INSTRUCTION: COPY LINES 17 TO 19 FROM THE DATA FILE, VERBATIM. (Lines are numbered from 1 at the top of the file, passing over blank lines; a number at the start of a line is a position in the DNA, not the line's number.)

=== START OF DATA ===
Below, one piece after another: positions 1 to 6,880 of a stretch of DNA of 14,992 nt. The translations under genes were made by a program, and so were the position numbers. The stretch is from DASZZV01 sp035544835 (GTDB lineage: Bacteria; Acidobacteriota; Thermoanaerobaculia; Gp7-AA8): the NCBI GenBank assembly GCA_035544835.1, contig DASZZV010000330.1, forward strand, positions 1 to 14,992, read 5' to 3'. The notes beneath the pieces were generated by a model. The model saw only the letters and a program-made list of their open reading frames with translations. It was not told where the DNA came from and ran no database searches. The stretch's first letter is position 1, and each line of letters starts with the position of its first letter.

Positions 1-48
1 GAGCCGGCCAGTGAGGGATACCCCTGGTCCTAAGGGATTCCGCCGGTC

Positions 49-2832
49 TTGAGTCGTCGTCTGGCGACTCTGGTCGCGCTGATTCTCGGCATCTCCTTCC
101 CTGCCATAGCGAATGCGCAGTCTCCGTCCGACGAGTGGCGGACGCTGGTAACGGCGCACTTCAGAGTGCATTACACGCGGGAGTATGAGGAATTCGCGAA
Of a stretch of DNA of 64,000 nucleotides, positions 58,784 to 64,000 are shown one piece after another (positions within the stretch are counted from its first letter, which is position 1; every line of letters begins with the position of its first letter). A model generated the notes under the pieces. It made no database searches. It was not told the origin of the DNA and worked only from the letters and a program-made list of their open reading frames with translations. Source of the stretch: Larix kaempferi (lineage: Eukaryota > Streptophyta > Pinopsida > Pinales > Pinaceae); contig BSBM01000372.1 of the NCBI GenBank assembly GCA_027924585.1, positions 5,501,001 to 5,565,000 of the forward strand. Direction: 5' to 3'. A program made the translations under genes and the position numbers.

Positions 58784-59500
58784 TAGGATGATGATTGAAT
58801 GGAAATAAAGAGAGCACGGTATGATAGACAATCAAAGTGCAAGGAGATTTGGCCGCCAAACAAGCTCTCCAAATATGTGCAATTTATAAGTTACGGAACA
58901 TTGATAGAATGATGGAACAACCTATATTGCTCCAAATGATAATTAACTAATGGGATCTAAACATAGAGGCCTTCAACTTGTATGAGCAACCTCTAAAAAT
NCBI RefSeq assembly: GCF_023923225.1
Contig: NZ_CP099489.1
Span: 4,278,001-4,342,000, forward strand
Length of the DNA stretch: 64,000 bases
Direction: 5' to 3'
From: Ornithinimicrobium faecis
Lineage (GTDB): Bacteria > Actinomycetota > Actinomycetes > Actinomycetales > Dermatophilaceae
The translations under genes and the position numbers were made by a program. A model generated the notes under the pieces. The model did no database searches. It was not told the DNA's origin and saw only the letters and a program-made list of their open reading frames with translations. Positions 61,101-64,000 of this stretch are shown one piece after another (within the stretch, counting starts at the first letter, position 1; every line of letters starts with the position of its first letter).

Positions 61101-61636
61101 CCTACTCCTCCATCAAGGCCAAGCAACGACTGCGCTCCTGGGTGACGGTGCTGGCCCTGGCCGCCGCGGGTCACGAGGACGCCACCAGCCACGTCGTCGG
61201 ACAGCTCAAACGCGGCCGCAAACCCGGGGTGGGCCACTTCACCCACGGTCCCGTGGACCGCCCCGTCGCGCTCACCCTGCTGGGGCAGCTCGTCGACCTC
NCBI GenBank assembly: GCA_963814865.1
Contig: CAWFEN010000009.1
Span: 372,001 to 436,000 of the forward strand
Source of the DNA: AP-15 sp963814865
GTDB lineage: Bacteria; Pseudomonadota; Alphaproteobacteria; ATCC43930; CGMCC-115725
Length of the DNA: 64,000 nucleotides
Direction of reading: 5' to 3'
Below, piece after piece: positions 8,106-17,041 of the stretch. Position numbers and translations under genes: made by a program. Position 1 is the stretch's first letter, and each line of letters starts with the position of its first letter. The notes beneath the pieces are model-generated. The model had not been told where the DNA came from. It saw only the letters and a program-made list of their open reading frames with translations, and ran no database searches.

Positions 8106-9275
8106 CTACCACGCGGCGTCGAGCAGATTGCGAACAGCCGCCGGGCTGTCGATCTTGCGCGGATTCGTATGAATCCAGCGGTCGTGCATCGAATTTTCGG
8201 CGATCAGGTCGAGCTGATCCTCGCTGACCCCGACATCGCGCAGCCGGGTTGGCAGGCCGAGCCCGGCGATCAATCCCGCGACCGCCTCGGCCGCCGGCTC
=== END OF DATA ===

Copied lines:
From: Ornithinimicrobium faecis
Lineage (GTDB): Bacteria > Actinomycetota > Actinomycetes > Actinomycetales > Dermatophilaceae
The translations under genes and the position numbers were made by a program. A model generated the notes under the pieces. The model did no database searches. It was not told the DNA's origin and saw only the letters and a program-made list of their open reading frames with translations. Positions 61,101-64,000 of this stretch are shown one piece after another (within the stretch, counting starts at the first letter, position 1; every line of letters starts with the position of its first letter).